News from Representative Steil

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The Preamble of the Constitution begins “We the People of the United States, in Order to form a more perfect Union…” We are always working towards creating a more perfect Union. This past month has reminded us that we continue on this journey to better our state and nation. I am working with leaders in Southeast Wisconsin and my colleagues in Congress to tackle issues impacting our communities. 

Following the tragic death of George Floyd, I actively sought input from leaders across Southeast Wisconsin including African American community leaders, law enforcement officials, and citizens of the First District. These discussions highlighted opportunities to strengthen our community. In particular, I support increased use and funding for body cameras, additional police training, as well as resources to address the mental health needs of those in our communities. 

There is broad support for many police reform proposals—and reforms we can make now. We cannot allow partisanship to get in the way. We must find a solution that has overwhelming support and can be signed into law. 

There are two major proposals in Congress to address police reform. The first is the Just and Unifying Solutions to Invigorate Communities Everywhere (JUSTICE) Act introduced by Senator Tim Scott, a Republican from South Carolina and Congressman Pete Stauber, a Republican from Minnesota. The second is the Justice in Policing Act introduced by Congresswoman Karen Bass, a Democrat from California.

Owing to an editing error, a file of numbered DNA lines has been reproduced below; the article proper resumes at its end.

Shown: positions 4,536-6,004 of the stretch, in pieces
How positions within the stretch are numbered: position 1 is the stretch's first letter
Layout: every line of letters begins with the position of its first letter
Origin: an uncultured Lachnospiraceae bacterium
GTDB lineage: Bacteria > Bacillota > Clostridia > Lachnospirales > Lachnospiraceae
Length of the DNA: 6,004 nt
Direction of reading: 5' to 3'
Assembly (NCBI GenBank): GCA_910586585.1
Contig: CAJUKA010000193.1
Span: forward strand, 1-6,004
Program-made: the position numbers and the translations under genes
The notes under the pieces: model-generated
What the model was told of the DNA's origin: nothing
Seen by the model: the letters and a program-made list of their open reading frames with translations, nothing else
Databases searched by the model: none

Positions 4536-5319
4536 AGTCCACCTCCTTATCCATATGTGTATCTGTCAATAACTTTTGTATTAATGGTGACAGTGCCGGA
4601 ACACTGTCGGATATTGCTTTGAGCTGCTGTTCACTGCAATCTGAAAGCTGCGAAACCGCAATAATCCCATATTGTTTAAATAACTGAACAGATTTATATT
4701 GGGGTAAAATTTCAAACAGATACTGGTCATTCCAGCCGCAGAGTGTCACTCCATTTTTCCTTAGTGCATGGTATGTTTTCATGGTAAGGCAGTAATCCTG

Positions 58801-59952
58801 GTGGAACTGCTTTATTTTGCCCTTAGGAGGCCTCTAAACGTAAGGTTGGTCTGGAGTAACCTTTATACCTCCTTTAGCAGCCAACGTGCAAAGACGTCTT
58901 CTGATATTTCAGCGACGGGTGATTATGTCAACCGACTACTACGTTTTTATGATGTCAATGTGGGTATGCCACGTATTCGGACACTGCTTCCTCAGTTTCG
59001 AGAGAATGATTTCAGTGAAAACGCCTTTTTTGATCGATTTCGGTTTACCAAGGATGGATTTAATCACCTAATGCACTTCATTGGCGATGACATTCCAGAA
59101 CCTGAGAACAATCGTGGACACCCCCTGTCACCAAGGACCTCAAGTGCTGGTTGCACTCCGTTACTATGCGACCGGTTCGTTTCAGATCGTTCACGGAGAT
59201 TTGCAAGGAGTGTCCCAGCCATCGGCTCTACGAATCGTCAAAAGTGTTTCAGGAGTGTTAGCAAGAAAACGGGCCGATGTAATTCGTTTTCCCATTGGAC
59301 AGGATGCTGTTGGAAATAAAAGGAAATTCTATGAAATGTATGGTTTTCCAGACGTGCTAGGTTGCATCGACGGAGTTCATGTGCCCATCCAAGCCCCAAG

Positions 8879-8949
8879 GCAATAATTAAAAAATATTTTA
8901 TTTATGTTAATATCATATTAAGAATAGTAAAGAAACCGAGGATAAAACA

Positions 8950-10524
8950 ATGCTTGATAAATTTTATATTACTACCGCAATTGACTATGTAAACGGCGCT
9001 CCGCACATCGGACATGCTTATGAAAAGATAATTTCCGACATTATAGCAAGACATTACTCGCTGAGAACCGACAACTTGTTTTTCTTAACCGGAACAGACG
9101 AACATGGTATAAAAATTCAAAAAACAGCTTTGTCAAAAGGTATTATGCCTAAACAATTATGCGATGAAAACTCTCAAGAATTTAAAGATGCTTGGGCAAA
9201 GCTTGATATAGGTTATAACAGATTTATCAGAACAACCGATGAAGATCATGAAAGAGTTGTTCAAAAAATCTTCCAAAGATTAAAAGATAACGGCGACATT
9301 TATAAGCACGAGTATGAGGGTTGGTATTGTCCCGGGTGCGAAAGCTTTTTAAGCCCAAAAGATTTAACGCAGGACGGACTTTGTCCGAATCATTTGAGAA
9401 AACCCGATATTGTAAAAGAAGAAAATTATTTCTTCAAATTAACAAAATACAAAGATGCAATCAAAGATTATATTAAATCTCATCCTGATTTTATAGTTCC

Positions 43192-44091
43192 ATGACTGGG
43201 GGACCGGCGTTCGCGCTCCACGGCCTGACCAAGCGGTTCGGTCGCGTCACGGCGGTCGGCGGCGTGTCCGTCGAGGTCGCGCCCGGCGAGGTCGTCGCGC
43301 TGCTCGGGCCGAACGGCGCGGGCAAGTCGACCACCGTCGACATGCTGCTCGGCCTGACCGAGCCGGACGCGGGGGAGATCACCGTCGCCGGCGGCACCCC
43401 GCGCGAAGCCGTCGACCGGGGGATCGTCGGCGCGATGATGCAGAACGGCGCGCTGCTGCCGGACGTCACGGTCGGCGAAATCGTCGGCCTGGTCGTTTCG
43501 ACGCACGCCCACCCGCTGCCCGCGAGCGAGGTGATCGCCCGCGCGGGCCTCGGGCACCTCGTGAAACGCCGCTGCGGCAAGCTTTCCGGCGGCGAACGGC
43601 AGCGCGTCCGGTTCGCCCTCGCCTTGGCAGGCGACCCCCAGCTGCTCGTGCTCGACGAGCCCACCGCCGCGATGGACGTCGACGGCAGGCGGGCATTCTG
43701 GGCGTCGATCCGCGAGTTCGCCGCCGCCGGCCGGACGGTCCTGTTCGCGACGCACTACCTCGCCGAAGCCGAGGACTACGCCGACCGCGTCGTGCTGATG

Following my conversations with leaders in Southeast Wisconsin, I cosponsored the JUSTICE Act. This bill increases de-escalation and duty to intervene training for police officers, ensures police departments retain only the best officers, and increases body camera usage. When discussing these issues with folks, it became clear to me that we should review the use of no-knock warrants, while at the same time, not immediately taking away this authority from police officers. The JUSTICE Act requires reporting and data collection on no-knock warrant usage.

The JUSTICE Act and Justice in Policing Act have many similarities, but they also have stark differences. Both proposals place limitations on chokeholds and other uses of force, increase the use of body-worn cameras, enhance transparency, and address training needs. 


However, the Justice in Policing Act includes a problematic provision that would make our communities less safe. The bill completely bans no-knock warrants at the federal level and encourages states to do the same. This is a step too far and I opposed the bill on the House floor. A no-knock warrant is a search warrant allowing a police officer to enter a home without knocking or announcing their presence first. While not frequently used, no-knock warrants are used in specific, life-threatening situations. Banning no-knock warrants puts Southeast Wisconsin at risk and hinders police from serving our community.


I will continue working to bring a bill to the floor that can pass through Congress and become law. I am committed to being a part of the solution. Our communities deserve for us to get to work.


Please do not hesitate to reach out to me if you want to share an opinion or if you need help with a federal agency.


On Wisconsin,


Bryan G. Steil
Member of Congress

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